Charlie, when you look at this, Congressman, and you see how the president tried to walk it back -- he said that he didn't like it. And then he lied about trying to stop it. Why lie?

DENT: Again, this is one of those inexplicable, indefensible moments that we have to deal with, with the president, and I've seen this before.

You know, I was an appropriator. I saw how we worked with that administration to negotiate an -- on the bus appropriations bill only to have the president later say he was going to veto it. I mean, he does these things. He says things that are just simply untrue.

And what's really frustrating about this situation -- you know, the so-called "Squad" are not a particularly sympathetic bunch, particularly within the Democratic Party given the statements they have made that are so reckless about calling moderate Democrats -- equating them with segregationists. And, Nancy Pelosi, who has a policy disagreement with them, suggesting she attacked them over their color.

I mean, these are not sympathetic people. They take extreme positions.

And as a Republican, I watched this and these members are so upset because the Democrats are engaged in a circular firing squad until those tweets. And now, the president has effectively united them because of his own wild statements.

Why the president then turns around and -- you know, and basically misrepresents what actually happened is -- I don't know how he gets away with it. He's -- you know, he's done this many times before so I don't know why we're surprised this time.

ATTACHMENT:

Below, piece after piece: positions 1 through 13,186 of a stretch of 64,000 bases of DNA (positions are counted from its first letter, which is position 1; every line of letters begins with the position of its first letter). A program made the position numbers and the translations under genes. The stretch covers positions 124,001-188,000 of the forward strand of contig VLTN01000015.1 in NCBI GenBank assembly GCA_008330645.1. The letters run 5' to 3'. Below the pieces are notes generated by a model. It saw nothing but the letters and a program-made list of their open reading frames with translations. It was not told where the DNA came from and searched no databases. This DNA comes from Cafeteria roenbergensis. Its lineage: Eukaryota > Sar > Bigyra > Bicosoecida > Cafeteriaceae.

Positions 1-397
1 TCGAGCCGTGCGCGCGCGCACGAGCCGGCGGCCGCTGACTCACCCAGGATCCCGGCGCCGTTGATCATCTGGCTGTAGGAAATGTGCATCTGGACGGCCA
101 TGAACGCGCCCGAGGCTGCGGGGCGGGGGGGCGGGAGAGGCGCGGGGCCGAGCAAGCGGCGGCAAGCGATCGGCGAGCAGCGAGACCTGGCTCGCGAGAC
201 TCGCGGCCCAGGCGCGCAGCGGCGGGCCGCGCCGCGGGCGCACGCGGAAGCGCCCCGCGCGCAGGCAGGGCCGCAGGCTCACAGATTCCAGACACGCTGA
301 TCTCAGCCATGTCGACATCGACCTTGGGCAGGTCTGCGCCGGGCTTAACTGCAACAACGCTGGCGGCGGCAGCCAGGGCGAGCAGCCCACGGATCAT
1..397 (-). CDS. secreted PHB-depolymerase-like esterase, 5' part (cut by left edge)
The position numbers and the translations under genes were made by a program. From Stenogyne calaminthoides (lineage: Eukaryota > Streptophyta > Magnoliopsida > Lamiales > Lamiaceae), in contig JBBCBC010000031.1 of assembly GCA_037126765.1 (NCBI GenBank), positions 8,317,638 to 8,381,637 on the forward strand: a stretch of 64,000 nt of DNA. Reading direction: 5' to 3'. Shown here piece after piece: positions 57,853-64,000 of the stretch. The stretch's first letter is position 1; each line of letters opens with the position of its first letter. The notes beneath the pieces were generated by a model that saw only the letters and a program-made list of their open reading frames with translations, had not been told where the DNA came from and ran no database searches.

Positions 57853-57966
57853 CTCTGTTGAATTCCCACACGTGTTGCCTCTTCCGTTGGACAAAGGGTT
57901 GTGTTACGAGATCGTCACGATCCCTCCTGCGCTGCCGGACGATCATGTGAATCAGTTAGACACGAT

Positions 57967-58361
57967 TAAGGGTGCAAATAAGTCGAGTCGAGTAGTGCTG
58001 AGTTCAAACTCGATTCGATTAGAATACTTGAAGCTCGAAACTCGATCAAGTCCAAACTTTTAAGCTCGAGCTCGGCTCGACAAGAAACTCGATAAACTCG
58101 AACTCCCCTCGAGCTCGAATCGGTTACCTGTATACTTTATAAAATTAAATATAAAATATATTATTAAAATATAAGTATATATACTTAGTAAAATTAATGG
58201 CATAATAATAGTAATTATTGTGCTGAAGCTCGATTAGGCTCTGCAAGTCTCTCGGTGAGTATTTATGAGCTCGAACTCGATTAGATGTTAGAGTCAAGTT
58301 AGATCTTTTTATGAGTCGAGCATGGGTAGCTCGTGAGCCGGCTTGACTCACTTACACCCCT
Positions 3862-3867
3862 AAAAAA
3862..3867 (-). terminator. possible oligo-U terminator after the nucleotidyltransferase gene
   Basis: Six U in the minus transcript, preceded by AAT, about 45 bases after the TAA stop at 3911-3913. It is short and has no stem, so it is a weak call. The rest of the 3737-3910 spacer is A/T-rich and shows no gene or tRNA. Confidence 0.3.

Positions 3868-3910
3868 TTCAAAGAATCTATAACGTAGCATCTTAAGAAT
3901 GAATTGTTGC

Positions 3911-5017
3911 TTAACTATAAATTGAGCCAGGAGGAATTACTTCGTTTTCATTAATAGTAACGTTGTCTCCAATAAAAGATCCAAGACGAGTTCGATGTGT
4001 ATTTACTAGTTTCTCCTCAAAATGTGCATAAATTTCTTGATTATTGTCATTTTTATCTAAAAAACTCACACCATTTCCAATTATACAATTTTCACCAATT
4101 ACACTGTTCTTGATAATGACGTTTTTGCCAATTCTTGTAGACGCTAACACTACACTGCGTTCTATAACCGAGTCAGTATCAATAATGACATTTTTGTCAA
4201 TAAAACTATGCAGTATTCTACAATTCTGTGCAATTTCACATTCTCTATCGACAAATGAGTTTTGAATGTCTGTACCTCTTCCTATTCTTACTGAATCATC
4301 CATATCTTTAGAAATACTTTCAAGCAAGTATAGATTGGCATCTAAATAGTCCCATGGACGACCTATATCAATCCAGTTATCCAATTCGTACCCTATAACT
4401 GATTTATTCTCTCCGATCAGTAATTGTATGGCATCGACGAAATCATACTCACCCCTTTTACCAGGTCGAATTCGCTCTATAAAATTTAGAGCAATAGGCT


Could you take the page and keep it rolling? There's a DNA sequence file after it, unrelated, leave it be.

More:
BERMAN: Senator, what were your personal feelings? I don't know if you were watching the event live as it was happening, but when you first saw the people in the crowd chanting what they were chanting, what did you think?

SANTORUM: You know, I think the president should have stopped them and said, you know, that's not appropriate.

Look, I'm not defending what the crowd said and I think it's -- I'm glad he's walked it back. I'm glad he said he doesn't agree with it.

You know, obviously, you've got the 13 seconds and you can -- you can interpret what you want. But the fact that the president says he doesn't agree with it, I'm glad he said that.

But look, in the end, what the president has done -- and you can, again, dissect it all -- the president has focused the country's attention on the radical elements. As Charlie was mentioned -- very unsympathetic figures when it comes to some of the --

I mean, this week, Rep. Omar sponsored a bill to -- you know, to go after the State of -- State of Israel and supporting the BDS movement, which was clearly anti-Semitic.

[07:35:06] So she continues to do things that are going to make her controversial.

BERMAN: Let me --

SANTORUM: That's not going to change.

BERMAN: Let me --

SANTORUM: And the fact that the Democrats are now uniting behind them, I think is problematic for the Democrats --

BERMAN: I want --

SANTORUM: -- going forward.

BERMAN: I'm breaking CNN rules. I want a one-word answer from both of you on this.

Start with you, Congressman Dent. Now that this week is over, is the Republican Party better off, worse off or no different.

DENT: Worse off.

BERMAN: Senator?

SANTORUM: I would say worse -- probably, long-term, better.

BERMAN: Worse, short-term. Long-term, better. We're going to have to dig into that much more next time --

SANTORUM: OK.

BERMAN: -- because that's intriguing.

Senator Santorum and Congressman Dent, thanks for being with us -- Alisyn.

DENT: Thanks, John.

ALISYN CAMEROTA, CNN ANCHOR: John, now to this story.